Travel teaches. In this small, sociable community a few miles south of Minneapolis, I have been learning more about the quiet crisis that is finding its murmurous way into American lives. For the past few months, I have visited a multitude of places and listened to a diversity of voices. If an economic recovery is going on, I haven't seen it.

Life remains perilous in the South Bronx, the nation's poorest congressional district, where I spoke with counselors who try to comfort black and Hispanic families. In central Baltimore, displaced Appalachians who fled the coal fields for jobs in northern industries are now seeing the last-hope factories close.

It is the same in Iowa: Farmers pushed off the land because of poor crop prices and debt went to work for John Deere, the state's largest employer, only to find thousands being laid off.

In central Florida, the elderly who spent their working lives contributing to the government for social programs now find those programs being eliminated or cut. The Wild Rose Hospitality House sheltered 500 homeless people last year in Ames, Iowa, where citizens in the past have known hardship but not abject destitution. Skid row now intersects with Main Street. Here in Burnsville, I spoke with high school students whose subconscious fears about their future -- nuclear war, unemployment -- leave little room in their hearts for optimism or altruism.

The one image that lingers with me is that each of these groups feels isolated in its pain. A natural coalition of anguish should exist, one that could be organized into a national political force. Instead of coalitions, there are containments. In Burnsville, a few of the activists in the local high school would like to have more say in their class schedules and curriculum. But they remember when similar efforts were made last year and nothing changed. "Why try again?," they wonder.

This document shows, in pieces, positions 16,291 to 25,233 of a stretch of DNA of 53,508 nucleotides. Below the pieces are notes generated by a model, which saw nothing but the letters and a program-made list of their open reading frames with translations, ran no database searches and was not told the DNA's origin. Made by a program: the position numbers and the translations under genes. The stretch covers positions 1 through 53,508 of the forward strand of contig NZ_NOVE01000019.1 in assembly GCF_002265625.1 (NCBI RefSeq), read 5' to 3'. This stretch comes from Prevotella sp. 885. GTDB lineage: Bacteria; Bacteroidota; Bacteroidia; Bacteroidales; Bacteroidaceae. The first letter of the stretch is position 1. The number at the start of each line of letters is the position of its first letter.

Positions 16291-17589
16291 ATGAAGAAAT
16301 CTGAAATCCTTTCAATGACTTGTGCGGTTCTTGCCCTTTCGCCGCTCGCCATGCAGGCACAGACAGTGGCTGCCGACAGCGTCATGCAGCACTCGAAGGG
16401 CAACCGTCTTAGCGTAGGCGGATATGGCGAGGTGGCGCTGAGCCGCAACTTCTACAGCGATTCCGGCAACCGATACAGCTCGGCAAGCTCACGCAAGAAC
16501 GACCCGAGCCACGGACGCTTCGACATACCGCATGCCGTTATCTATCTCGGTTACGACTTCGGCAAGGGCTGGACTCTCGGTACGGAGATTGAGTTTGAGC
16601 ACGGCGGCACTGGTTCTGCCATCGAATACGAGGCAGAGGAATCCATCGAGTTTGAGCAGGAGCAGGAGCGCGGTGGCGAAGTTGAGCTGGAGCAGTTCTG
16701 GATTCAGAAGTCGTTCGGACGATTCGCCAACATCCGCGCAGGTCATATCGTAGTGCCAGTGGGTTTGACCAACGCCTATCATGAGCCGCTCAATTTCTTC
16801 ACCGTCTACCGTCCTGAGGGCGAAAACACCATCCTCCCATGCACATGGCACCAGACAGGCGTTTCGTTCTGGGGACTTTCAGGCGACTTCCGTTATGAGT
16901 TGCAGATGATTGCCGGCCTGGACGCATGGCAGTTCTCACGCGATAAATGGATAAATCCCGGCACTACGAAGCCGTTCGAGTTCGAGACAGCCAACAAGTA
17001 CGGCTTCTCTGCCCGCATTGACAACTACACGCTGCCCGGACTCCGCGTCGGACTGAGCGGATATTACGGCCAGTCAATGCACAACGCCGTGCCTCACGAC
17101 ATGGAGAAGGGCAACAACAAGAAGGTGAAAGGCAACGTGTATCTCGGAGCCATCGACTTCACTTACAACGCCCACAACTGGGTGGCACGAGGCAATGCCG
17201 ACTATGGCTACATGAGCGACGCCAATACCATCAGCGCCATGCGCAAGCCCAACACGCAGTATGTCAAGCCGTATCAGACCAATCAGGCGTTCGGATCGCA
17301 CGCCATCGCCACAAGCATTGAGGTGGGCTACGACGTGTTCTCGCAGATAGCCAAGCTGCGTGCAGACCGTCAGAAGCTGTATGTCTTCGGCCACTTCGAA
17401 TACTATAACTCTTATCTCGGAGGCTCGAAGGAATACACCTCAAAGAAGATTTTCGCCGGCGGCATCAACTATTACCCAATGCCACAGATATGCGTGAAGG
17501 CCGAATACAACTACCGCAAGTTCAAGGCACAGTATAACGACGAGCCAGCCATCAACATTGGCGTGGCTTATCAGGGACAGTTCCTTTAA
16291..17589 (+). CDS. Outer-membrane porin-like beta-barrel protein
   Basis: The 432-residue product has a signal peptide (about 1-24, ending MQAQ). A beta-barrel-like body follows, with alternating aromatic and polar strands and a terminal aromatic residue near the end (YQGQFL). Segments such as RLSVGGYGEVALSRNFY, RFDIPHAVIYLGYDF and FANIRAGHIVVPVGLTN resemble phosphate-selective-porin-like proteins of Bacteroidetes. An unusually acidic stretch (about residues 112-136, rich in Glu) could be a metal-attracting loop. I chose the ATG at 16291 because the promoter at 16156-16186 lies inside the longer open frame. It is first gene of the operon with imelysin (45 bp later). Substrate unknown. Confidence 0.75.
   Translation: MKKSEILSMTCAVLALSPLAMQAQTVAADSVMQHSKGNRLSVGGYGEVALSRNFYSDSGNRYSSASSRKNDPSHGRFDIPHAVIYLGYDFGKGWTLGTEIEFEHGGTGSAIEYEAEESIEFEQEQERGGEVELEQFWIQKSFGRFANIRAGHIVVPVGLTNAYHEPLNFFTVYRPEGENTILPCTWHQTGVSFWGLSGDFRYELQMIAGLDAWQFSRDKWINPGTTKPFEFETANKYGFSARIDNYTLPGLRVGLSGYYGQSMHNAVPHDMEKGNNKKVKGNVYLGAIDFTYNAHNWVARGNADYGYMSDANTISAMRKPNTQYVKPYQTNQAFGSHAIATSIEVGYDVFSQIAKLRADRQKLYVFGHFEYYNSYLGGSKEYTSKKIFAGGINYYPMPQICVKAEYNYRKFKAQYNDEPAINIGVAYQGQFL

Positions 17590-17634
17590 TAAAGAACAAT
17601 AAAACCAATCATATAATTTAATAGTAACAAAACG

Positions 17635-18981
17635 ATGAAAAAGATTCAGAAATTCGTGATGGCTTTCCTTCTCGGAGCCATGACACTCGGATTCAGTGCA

The problems of these kids are minor compared with the grief of fathers or mothers who can't feed their children or the elderly with no money for the utility bills. But as much as any national sentiment, "Why try again?" seems to express the subduing that has taken hold of the country. A myth is spreading that only the 1960s were a time of unrest. In fact, so were the 1970s. Farmers in Iowa and Minnesota told me of supporting their brothers who drove their rigs to Washington in 1979 to protest the imbalanced economics of raising America's food. Farmers, the only major group of businessmen in the country that must buy retail and sell wholesale, parked their vehicles on the Mall. They raised some dust and some hell. The politicians listened.

But now farm foreclosures continue and rural America gets poorer. One hundred and fifty-six of the nation's 161 poorest counties are rural. According to the Rural Coalition, "more than 25 million rural people still lack adequate water-sewer sysems . . . But federal loans and grants for rural water-sewer systems have been cut in half since 1980."

At the same time that victimized citizens are unorganized in their pain, the documentation of that pain increases. Trustworthy, nonpartisan groups such as the Children's Defense Fund, the Center on Budget and Policy Priorities and the Environmental Policy Center pour forth information on the harm being done to citizens in the name of sound government. Ronald Reagan's triumph -- so far -- is to create the impression that he is caring for the nation's general interest. America is back and standing tall. Those who disagree are depicted as enemies of national vitality.

This has become Reagan's major semantic deception. People who have justified claims to special consideration from the government, or even people such as workers who want to see the government enforce the health and safety laws in the workplace, are the special interests. Meaning the greedy interests. And Reagan poses as the national defender against them. "I question the need for the Occupational Safety and Health Administration," he said in 1980.

Reagan has made it appear that the normal democratic basics -- social justice, economic security, investments in peace -- are abnormal, and anyone advocating them too strenuously doesn't want to move forward with the new beginning.